A widely distributed genus of TICKS, in the family IXODIDAE, including a number that infest humans and other mammals. Several are vectors of diseases such as TULAREMIA; ROCKY MOUNTAIN SPOTTED FEVER; COLORADO TICK FEVER; and ANAPLASMOSIS.
The use of biological agents in TERRORISM. This includes the malevolent use of BACTERIA; VIRUSES; or other BIOLOGICAL TOXINS against people, ANIMALS; or PLANTS.
Created as the Kingdom of Serbs, Croats, and Slovenes in 1918. Yugoslavia became the official name in 1929. BOSNIA-HERZEGOVINA; CROATIA; and SLOVENIA formed independent countries 7 April 1992. Macedonia became independent 8 February 1994 as the Former Yugoslav Republic of Macedonia (MACEDONIA REPUBLIC).
Blood-sucking acarid parasites of the order Ixodida comprising two families: the softbacked ticks (ARGASIDAE) and hardbacked ticks (IXODIDAE). Ticks are larger than their relatives, the MITES. They penetrate the skin of their host by means of highly specialized, hooked mouth parts and feed on its blood. Ticks attack all groups of terrestrial vertebrates. In humans they are responsible for many TICK-BORNE DISEASES, including the transmission of ROCKY MOUNTAIN SPOTTED FEVER; TULAREMIA; BABESIOSIS; AFRICAN SWINE FEVER; and RELAPSING FEVER. (From Barnes, Invertebrate Zoology, 5th ed, pp543-44)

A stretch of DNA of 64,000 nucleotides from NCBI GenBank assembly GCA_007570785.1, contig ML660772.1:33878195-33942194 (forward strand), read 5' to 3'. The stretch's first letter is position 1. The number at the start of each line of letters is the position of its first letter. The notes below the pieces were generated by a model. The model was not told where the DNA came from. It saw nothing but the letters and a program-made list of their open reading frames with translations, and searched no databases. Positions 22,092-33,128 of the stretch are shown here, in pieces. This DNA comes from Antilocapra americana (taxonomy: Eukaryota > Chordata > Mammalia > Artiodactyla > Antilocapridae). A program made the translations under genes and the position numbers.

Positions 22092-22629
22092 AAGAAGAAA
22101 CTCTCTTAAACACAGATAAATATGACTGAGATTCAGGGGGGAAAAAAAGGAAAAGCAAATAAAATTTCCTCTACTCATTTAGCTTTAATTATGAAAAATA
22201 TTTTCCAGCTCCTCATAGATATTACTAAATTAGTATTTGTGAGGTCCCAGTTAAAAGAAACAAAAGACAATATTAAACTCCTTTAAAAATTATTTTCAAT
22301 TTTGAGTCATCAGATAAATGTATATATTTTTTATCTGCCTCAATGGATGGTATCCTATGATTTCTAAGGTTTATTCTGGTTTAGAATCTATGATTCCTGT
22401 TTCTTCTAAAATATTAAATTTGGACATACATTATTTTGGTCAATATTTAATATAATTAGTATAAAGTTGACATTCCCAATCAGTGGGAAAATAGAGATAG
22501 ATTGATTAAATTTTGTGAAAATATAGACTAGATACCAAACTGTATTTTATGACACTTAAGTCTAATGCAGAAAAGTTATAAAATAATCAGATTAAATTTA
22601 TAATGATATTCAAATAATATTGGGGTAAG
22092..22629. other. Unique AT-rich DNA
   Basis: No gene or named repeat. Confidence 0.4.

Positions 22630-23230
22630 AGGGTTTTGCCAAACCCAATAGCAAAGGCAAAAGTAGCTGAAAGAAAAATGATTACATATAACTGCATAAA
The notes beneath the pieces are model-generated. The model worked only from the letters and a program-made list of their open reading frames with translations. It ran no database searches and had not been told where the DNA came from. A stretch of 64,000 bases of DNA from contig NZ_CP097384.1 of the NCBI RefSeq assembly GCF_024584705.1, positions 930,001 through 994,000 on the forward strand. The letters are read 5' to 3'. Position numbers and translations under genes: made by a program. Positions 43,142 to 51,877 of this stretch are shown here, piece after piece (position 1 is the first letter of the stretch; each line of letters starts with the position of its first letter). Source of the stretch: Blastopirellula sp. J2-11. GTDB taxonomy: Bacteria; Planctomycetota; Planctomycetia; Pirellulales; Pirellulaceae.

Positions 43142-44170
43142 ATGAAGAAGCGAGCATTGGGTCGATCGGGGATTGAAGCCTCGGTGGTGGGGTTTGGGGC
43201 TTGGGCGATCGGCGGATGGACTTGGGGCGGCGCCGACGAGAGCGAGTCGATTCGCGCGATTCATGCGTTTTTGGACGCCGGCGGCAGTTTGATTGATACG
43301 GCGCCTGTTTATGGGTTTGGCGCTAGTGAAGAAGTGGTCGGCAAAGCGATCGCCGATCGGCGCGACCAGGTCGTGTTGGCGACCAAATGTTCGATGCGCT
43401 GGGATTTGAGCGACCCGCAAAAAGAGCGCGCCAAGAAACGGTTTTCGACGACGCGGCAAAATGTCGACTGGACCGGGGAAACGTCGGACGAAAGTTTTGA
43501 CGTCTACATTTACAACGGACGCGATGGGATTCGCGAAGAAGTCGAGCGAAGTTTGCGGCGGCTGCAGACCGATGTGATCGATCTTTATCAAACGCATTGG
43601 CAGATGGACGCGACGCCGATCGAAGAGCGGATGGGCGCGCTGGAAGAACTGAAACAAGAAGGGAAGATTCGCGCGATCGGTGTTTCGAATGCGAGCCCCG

Inflammation of the tonsils, especially the PALATINE TONSILS but the ADENOIDS (pharyngeal tonsils) and lingual tonsils may also be involved. Tonsillitis usually is caused by bacterial infection. Tonsillitis may be acute, chronic, or recurrent.
A mammalian order which consists of 29 families and many genera.
The dose amount of poisonous or toxic substance or dose of ionizing radiation required to kill 50% of the tested population.
Living outdoors as a recreational activity.
A family of the order DIPTERA with over 700 species. Important species that may be mechanical vectors of disease include Musca domesticus (HOUSEFLIES), Musca autumnalis (face fly), Stomoxys calcitrans (stable fly), Haematobia irritans (horn fly) and Fannia spp.
The effects, both local and systemic, caused by the bites of SPIDERS.
Inflammation of the throat (PHARYNX).
Diseases of rodents of the order RODENTIA. This term includes diseases of Sciuridae (squirrels), Geomyidae (gophers), Heteromyidae (pouched mice), Castoridae (beavers), Cricetidae (rats and mice), Muridae (Old World rats and mice), Erethizontidae (porcupines), and Caviidae (guinea pigs).
An aspect of personal behavior or lifestyle, environmental exposure, or inborn or inherited characteristic, which, on the basis of epidemiologic evidence, is known to be associated with a health-related condition considered important to prevent.